Former Dupont teacher sues to get his job back
Saturday, January 26, 2013 3:59 AM
A former Dupont Elementary School teacher who was dismissed during a Reduction in Force in August 2012, has filed a suit against the Madison Consolidated School Board over his termination.
Joe Elliott - who spent 19 years at Dupont, most recently as a third-grade teacher - filed the suit Friday in Jefferson Superior Court seeking damages for lost wages and benefits. He also requests his job with the school corporation be reinstated.
Elliott received a letter from Dupont Principal Alvin Sonner on June 7, 2012, notifying him that his teaching contract would not be renewed for the following school year.
Elliott requested a hearing with Interim Superintendent Steve Gookins and the school board, which was held Aug. 2.
Between those two dates, Indiana law regarding contract cancellation changed. On June 30, the law changed to read that when a contract is canceled during a time of justifiable decreases, the reduction would have to be performance-based rather than seniority-based.
When Elliott received the letter, the law stated seniority would be the determining factor, meaning that people with shorter tenures at the school would be likely to be let go first. By the time Elliott had his hearing with the board, the law had changed.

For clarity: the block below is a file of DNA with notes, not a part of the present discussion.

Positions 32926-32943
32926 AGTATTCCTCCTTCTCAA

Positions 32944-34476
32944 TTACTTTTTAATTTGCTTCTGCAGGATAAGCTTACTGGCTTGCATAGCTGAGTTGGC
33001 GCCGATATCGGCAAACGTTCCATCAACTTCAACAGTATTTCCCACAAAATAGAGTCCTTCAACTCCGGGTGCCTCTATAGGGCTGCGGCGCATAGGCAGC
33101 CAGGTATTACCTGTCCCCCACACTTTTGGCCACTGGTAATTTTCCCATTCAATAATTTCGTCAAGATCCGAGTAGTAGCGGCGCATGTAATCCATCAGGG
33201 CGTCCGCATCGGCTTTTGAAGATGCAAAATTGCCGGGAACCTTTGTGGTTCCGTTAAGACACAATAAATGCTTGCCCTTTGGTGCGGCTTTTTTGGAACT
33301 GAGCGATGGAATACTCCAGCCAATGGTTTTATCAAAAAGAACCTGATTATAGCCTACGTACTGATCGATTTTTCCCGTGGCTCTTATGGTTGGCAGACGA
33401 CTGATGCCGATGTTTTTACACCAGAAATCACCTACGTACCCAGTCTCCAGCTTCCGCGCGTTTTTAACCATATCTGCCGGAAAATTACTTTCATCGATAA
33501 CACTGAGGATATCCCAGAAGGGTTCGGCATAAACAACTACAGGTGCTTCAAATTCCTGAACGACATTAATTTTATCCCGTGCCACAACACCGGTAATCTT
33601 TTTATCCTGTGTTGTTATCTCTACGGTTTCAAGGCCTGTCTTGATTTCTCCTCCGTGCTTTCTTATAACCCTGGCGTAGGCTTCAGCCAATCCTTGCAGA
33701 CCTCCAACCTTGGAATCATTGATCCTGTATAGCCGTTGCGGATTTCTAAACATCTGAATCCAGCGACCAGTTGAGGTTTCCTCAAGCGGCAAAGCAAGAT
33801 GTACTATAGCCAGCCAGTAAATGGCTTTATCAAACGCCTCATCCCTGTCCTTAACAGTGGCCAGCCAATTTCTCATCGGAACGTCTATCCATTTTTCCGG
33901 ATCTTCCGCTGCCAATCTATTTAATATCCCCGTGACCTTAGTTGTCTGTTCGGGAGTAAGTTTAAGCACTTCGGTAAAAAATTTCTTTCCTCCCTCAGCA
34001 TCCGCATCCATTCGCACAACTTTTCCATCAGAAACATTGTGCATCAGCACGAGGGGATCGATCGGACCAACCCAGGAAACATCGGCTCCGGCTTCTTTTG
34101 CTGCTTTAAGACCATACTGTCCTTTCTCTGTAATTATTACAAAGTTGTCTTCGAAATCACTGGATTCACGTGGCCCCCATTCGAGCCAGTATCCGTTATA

Elliott's character and previous evaluations were used by the board as reasons for his selection as one of the teachers whose contract would not be renewed.
According to documents from Elliott's meeting with the schools board, previous evaluations said he needed to improve his compassion, nurturing abilities and efforts toward increasing teamwork in the classroom.
"Joe Elliott is sometimes too hard on students and is too rigid," according to the findings of fact from the hearing. "His classroom is sterile and his students do not speak unless spoken to. This creates a negative effect on education due to the children's fear of being ridiculed."
The findings of fact also describe Elliott as moody, sarcastic and disrespectful.
"At various times, Mr. Elliott made comments to at least three teachers which so upset the teachers that they came to the principal and cried," the findings of fact read.
This, according to the complaint filed by Elliott, would mean that the board decided not to renew his contract based on his performance at a time when the law did not allow that.
Attempts Friday to reach Mark Wynn, the school board attorney, were unsuccessful.
Elliott has requested a jury trial.